IMD sending Severe Cyclone Asani updates to other countries
New Delhi, May 10 (IANS) Even as Sri Lanka witnesses a political implosion in wake of its people's wrath, Sinhalese word 'Asani' (wrath in English) assumed significance along the coastline of the Bay of Bengal, not just in India but also in Bangladesh and Myanmar.
From the time there was a low pressure area (LPA), through its development as well-marked LPA to depression to deep depression to first cyclonic storm to now Severe Cyclonic Storm Asani, that is surging ahead in all its ferocity towards Andhra Pradesh coast, the India Meteorological Department (IMD) has been issuing three-hourly bulletins that go out to not just for public consumption and to relevant states but also to all South Asian countries.
Tropical cyclones of any intensity have devastating impacts with the violent winds, heavy to extremely heavy rainfall, not to mention coastal storm surges all having the potential to wreak havoc in its path. Loss of life, property and damage to large infrastructure are among the immediate problems that the country in its path faces apart from the long term impacts.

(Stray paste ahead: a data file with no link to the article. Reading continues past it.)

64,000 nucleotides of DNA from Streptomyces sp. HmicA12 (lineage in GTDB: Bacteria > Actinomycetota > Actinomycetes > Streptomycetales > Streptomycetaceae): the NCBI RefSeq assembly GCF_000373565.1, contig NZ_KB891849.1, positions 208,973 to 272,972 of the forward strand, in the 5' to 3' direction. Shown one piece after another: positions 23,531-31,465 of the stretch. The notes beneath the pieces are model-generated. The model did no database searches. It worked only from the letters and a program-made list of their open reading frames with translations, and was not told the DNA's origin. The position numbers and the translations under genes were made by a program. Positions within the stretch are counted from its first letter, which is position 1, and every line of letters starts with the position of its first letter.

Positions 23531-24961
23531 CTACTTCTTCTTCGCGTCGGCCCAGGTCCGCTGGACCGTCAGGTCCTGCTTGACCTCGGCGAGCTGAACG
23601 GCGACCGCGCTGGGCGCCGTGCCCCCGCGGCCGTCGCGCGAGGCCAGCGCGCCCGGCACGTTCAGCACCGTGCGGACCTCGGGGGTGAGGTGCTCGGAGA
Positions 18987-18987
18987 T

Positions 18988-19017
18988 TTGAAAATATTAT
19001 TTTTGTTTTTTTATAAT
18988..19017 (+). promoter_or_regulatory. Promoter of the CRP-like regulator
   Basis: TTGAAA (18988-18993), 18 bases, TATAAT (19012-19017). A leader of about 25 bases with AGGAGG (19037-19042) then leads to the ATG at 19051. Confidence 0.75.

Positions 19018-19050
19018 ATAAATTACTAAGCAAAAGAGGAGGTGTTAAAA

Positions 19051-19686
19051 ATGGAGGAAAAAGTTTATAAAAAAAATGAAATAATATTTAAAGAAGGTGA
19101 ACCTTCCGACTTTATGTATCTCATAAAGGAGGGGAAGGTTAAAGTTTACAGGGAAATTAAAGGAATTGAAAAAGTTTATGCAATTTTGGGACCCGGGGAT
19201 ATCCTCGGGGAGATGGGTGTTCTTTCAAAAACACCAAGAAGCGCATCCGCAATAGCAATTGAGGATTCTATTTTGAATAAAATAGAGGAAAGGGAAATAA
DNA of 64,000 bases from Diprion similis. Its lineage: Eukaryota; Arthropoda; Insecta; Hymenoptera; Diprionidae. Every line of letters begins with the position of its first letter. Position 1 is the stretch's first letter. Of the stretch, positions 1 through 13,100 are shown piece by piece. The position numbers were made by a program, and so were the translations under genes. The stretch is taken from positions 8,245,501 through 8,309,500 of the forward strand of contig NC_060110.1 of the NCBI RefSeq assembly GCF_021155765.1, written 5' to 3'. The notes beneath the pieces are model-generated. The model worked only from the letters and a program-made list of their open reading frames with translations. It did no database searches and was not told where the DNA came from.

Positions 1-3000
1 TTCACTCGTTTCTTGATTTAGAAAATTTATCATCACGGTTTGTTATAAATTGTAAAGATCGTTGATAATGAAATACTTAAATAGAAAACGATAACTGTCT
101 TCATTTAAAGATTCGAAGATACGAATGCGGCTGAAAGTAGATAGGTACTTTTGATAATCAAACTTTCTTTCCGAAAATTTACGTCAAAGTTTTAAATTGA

A robust Early Warning System (EWS) can help mitigate much of the damage.
The World Meteorological Organisation (WMO) designated IMD as one of the five Regional Specialised Meteorological Centres (RSMCs) for Tropical Cyclones set up across the globe. Each of these are given the task of issuing advisories for the geographical areas assigned by the WMO.
Catering to entire Indian Ocean rim countries, IMD issues advisories for any upcoming tropical cyclones to 13 member nations - Bangladesh, Iran, Maldives, Myanmar, Oman, Pakistan, Qatar, Saudi Arabia, Sri Lanka, Thailand, the UAE and Yemen, and of course for whole of India.
As part of this duty, the IMD has been issuing three-hourly bulletins. "The cyclone status, position etc. as part of the forecast and the inference is common to all. We not just send it to all countries in the region that we are supposed to, but also ensure from the affected country that they have received it," Ananda Kumar Das, senior scientist at the RSMC, New Delhi, said.
Most of these countries do not have their own cyclone warning forecast, and hence they rely entirely on the IMD.
"However, we issue bulletins only for cyclonic systems. For instance, once this Severe Cyclone Storm Asani weakens tomorrow (on Wednesday), and later turns into a depression, we would not be sending out any bulletin," Das said.